Sunday, October 18, 2009

Points to ponder on Pema Chodron's book

There is an important point I would like to share here on the book review I did on Pema Chodron's book - The Place that Scare You. The story about the experience of the young woman and what Pema Chodron described as bodhicitta, elicited a response from someone. She wrote to me to say that her interpretation of bodhicitta is incorrect. She was comparing that one paragraph I wrote to her understanding of bodhicitta as stated in the Lam Rim texts. On the face of it, with just that one paragraph of that short story by Pema Chodron in my blogpost, it does seem that the definition of bodhicitta is incorrect. To her, it was more of a feeling of Equinimity; not Bodhicitta.

Upon reading the paragraphs of Pema Chodron's book before that particular story and the paragraphs afte that, it became clear, that Pema Chodron's understanding of what is bodhicitta is faultless. Instead the fault lies in the person who thought that it was wrong because she jumped to conclusions without first reading the story in the context of the book. In this person is a senior Buddhist. See what Pema Chodron said by "heightened neurosis"!! Many times the more learned we are, the more neurotic we become.

It also stresses one point I have known, i.e. different persons perceive differently on the same dharma message. That's why one person was able to achieve enlightenment and another do not, even though both of them receive the same teaching from the same teacher. When I read that story it was clear that the young woman did have compassion on those who jeered her. It was not only equinimity. Yes, she may not have expressed her wish for enlightenment but what is 'enlightenment'? And ask yourself, how can someone who had expressing such a deep connection to everyone not wish to be liberated from all these jeering? And if you know who Chogyam Trungpa was, you will know that this was a teacher that was unconventional in his dharma delivery methods. He was not a textbook dharma teacher. At the end of the day, he wants you to be able to interprete and understand the dharma in the context of our everyday life. Quoting text book answers without real understanding was clearly not adequate.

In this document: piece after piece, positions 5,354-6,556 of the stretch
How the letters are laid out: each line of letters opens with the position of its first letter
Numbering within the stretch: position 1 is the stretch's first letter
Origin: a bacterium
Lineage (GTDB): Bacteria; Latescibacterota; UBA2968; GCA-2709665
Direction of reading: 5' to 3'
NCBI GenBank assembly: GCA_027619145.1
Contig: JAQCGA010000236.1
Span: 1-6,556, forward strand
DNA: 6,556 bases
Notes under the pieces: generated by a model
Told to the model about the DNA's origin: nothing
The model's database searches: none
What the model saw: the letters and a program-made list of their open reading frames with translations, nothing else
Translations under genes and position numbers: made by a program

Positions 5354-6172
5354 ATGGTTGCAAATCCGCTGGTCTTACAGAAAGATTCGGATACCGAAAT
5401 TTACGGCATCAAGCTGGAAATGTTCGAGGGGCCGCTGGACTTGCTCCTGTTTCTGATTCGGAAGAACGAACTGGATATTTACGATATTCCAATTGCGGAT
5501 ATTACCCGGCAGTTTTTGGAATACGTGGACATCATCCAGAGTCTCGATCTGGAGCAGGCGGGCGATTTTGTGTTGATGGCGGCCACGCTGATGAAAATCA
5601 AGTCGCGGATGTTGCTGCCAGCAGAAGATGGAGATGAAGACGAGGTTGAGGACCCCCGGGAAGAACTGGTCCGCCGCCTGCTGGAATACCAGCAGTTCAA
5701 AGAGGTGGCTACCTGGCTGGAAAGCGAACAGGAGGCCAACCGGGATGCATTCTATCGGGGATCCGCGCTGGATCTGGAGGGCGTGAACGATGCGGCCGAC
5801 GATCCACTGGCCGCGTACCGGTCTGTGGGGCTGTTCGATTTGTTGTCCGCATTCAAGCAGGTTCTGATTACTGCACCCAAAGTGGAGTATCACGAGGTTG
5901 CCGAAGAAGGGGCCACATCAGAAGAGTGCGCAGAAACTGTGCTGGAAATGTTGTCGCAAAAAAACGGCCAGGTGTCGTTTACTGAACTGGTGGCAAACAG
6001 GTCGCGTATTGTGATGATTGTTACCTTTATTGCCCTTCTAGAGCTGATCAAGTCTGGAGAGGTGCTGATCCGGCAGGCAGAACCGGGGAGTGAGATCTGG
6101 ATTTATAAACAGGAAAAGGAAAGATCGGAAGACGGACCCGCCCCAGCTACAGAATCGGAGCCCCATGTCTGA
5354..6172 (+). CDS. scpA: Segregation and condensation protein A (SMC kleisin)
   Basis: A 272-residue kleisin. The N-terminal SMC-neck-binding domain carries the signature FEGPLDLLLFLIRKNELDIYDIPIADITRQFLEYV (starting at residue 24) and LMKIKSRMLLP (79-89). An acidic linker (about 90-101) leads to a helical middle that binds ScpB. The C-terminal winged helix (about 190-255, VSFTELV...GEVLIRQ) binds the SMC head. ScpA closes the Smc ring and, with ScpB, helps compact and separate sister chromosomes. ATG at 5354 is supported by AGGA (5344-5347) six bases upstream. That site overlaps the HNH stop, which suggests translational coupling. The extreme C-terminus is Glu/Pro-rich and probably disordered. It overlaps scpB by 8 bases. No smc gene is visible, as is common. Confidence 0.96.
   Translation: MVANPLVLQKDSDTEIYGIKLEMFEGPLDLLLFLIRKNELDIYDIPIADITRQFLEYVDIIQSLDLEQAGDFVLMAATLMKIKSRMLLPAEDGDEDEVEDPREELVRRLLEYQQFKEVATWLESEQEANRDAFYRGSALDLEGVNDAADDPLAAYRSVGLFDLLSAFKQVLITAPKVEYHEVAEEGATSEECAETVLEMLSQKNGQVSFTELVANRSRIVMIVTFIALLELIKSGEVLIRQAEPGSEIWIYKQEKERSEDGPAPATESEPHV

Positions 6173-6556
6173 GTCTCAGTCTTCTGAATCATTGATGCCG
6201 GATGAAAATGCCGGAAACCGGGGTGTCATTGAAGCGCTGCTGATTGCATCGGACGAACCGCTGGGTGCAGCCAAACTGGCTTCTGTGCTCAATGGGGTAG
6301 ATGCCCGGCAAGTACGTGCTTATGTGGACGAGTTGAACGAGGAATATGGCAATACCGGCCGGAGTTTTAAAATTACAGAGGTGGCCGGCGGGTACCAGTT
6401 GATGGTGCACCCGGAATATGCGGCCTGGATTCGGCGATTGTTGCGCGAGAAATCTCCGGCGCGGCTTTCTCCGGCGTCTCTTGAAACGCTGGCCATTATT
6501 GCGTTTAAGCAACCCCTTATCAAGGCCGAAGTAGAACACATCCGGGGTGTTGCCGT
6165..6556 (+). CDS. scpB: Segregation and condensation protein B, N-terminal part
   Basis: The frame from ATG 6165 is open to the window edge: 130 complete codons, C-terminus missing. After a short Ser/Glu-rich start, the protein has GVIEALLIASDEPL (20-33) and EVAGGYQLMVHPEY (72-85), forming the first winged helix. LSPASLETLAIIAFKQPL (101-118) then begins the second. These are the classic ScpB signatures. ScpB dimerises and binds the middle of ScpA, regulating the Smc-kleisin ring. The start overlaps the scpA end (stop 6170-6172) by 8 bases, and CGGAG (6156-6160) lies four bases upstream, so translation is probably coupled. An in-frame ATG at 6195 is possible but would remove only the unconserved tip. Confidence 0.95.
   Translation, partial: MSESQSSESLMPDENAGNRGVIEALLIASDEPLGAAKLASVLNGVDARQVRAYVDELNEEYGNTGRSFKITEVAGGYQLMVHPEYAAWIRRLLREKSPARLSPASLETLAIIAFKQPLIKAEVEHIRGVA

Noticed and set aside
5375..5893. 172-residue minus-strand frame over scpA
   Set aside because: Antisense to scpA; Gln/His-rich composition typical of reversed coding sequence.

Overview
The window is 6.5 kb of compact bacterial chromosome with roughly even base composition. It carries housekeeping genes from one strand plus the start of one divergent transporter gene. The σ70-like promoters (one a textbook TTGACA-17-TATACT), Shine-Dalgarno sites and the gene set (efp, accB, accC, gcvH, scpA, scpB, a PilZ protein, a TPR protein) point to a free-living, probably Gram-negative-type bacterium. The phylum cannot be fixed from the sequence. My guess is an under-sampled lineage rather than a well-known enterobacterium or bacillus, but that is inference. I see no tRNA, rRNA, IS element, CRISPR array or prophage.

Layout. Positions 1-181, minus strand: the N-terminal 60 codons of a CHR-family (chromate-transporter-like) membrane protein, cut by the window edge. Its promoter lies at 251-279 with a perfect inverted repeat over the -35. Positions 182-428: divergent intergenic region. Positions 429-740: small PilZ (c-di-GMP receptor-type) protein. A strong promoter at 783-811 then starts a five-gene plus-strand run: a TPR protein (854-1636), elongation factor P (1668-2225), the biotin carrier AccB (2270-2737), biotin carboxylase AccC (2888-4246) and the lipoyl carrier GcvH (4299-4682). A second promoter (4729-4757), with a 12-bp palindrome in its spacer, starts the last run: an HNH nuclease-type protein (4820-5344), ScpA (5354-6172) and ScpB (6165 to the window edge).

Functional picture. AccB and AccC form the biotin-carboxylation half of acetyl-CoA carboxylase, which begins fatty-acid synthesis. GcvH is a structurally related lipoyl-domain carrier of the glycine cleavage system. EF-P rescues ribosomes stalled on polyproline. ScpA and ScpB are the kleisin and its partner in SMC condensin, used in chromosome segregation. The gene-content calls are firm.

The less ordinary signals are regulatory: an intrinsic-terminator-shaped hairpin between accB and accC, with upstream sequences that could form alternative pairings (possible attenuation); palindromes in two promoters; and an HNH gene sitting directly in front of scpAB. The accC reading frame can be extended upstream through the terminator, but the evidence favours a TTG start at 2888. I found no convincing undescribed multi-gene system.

Anyway I do think that that American woman in the story was most probably not even a Buddhist. Being a renown teacher in the West, Pema Chodron have many Western fans who are not yet formal Buddhists. Pema Chodron was merely using a story and illustrating an important buddhist concept to both buddhist and non-buddhist in a way both could understand in the context of the Middle Eastern conflicts and deep hatred between Palestinians, Jews and Americans.

This person who wrote to me wanted to take out the story (because to her, the bodhicitta interpretation was wrong) before she would share it with others. She also changed the "Chogyam Trungpa lineage" to "Kagyu" lineage. To me, yes, Pema Chodron is a Kagyu lineage teacher but she was also a Nyingma teacher to many, since her master - Chogyam Trungpa was a teacher under both lineages. To me the word "Kagyu" lineage doesnot convey the entire scope of the fact that she was in Chogyam Trungpa line of teachers. Furthermore, I think when we do a book review, it is important for the person not to "curry-flabour" it with our own intepretation or our own lineage's understanding... especially if the author is from another lineage. If we are going to "curry-flavour" it, we might as well not read the book...or for that matter, reading anything. The thing is, I want to present the author's point of view; and if I donot agree, I need to say so in the book review. But I should not edit it in such a way that it presents differently than what the author originally wrote in his/her book. Hence I also refuse to let her edit what I wrote (and in the process distort Pema Chodron's point of view) and publish it in her newsletter.

I hope my readers would take note of this even when reading my posts in this blog.

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